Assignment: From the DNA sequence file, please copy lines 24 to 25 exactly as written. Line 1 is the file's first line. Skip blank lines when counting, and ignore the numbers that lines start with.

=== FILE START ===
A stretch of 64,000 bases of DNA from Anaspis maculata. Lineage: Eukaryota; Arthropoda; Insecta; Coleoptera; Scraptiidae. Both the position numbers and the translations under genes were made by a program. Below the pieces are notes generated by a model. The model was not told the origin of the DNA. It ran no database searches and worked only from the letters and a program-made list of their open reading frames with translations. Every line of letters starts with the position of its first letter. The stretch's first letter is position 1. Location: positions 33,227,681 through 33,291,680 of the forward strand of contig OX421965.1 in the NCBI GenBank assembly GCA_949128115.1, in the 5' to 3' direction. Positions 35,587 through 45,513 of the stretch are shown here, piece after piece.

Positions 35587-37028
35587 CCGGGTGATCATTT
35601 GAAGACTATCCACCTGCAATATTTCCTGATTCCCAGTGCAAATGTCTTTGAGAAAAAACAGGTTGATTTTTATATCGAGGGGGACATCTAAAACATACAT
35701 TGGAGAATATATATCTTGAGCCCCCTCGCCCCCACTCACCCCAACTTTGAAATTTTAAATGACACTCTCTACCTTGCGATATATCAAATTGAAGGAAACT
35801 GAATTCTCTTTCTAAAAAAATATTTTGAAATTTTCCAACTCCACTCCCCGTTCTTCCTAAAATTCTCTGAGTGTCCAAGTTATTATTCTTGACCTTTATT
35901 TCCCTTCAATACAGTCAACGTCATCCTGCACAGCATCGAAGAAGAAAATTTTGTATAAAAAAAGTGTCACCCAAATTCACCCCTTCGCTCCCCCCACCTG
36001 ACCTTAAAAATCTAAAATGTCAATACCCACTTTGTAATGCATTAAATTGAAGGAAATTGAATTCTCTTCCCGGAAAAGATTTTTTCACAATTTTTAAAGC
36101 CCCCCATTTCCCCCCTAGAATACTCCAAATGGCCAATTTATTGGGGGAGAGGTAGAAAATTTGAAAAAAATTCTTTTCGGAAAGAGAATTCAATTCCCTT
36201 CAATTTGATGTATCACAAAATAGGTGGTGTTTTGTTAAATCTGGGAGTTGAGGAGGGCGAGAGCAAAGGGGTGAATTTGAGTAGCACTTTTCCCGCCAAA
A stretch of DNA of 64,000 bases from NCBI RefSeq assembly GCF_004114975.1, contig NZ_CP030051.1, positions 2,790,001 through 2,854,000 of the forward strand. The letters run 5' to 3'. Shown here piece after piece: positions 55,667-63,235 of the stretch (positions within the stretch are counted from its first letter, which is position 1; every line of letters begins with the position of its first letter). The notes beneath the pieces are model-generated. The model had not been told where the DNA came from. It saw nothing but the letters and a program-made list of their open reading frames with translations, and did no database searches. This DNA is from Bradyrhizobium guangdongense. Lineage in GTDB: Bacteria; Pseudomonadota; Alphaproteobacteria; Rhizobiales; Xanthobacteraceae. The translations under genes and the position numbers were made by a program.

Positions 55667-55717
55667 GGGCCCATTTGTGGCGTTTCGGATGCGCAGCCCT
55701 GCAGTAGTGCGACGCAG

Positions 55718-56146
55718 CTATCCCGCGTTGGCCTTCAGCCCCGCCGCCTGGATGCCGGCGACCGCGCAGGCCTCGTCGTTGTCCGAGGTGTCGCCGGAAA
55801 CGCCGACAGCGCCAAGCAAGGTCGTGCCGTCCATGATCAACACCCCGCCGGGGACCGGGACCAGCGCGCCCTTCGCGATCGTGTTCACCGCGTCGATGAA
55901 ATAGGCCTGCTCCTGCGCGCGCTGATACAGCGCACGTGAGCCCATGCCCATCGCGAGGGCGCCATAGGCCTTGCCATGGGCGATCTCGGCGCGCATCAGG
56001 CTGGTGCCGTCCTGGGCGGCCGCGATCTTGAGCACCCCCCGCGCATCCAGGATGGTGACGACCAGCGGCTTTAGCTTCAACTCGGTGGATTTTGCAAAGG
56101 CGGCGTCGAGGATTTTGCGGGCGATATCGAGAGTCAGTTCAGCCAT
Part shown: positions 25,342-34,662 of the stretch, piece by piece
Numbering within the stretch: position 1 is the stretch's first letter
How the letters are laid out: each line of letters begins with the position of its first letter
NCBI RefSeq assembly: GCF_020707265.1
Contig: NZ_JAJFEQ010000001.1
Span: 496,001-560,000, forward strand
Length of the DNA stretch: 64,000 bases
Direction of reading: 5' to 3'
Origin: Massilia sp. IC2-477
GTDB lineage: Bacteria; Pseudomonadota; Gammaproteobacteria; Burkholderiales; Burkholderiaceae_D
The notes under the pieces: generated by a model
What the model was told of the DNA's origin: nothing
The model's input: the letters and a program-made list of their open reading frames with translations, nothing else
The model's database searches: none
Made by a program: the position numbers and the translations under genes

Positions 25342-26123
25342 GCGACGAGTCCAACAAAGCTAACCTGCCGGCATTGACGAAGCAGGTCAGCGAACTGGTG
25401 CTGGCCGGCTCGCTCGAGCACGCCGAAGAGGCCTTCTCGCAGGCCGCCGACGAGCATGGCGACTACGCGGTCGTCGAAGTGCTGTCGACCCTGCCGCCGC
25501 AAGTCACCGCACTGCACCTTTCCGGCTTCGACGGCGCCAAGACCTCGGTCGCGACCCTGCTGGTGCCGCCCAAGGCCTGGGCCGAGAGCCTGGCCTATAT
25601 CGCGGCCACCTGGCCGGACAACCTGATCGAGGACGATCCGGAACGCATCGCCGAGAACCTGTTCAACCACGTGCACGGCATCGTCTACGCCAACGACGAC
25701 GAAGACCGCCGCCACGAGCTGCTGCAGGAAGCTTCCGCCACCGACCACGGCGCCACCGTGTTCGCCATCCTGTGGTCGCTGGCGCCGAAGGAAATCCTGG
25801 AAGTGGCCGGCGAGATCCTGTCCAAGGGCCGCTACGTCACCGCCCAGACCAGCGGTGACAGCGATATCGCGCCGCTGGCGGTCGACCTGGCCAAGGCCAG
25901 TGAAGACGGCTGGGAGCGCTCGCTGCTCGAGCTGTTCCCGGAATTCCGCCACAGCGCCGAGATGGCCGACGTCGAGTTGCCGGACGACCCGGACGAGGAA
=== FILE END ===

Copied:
NCBI RefSeq assembly: GCF_020707265.1
Contig: NZ_JAJFEQ010000001.1